As hacking scandal finally ends, Astros satisifed with Cardinals’ penalty

On Monday, MLB commissioner Rob Manfred finally levied his penalty on the Cardinals for the hacking campaign perpetrated by their former scouting director, Chris Correa, against the rival Astros. The reaction of the baseball community was swift and all but universal: That’s it?

As punishment for Correa’s extended, 2 1/2-year act of corporate espionage—in which he accessed the Astros’ internal database, Ground Control, nearly 50 times and illegally provided the Cardinals with untold competitive and economic advantages (from which they might continue to benefit for years to come)—St. Louis must send to Houston the sum of $2 million and their first two draft picks this year, Nos. 56 and 75. Correa, now banned from baseball for life, might wish the judge who sentenced him to 46 months in a federal penitentiary had such a light touch.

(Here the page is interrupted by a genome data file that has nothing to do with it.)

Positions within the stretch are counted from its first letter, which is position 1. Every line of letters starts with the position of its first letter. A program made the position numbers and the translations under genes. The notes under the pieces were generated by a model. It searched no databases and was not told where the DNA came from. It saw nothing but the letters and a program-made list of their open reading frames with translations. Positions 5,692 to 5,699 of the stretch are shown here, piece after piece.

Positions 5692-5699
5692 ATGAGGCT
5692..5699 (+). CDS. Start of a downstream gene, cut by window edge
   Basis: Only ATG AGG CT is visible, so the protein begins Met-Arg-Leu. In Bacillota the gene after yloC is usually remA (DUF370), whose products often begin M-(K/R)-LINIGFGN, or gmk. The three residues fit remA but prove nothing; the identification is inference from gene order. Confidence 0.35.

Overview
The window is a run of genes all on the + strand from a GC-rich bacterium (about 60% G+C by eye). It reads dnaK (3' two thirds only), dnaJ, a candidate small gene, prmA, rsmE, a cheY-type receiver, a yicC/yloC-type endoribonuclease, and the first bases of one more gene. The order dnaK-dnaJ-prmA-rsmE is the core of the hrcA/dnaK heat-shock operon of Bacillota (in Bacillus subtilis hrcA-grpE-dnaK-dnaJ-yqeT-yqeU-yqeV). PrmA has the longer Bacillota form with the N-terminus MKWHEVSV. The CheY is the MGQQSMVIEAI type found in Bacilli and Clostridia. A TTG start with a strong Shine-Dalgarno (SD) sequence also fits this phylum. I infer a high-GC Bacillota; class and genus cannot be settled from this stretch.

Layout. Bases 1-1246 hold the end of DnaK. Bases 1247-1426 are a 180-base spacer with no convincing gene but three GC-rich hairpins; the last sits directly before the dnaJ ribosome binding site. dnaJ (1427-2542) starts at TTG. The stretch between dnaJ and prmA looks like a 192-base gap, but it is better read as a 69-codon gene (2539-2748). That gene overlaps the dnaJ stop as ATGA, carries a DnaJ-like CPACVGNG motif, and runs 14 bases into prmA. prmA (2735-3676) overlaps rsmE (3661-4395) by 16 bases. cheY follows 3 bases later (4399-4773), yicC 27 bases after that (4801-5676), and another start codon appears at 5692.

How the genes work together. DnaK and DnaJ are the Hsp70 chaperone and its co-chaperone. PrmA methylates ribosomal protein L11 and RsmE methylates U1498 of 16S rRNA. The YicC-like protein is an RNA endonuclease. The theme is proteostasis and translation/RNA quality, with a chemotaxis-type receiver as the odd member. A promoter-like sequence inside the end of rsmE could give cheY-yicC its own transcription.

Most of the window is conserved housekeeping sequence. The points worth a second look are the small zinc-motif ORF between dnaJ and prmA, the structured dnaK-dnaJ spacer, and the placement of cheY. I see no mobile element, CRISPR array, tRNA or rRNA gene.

Still, the group of those who thought that Manfred ought to have been harsher—what is $2 million to a club valued by Forbes at $1.6 billion?—was missing a key member: the Astros themselves.

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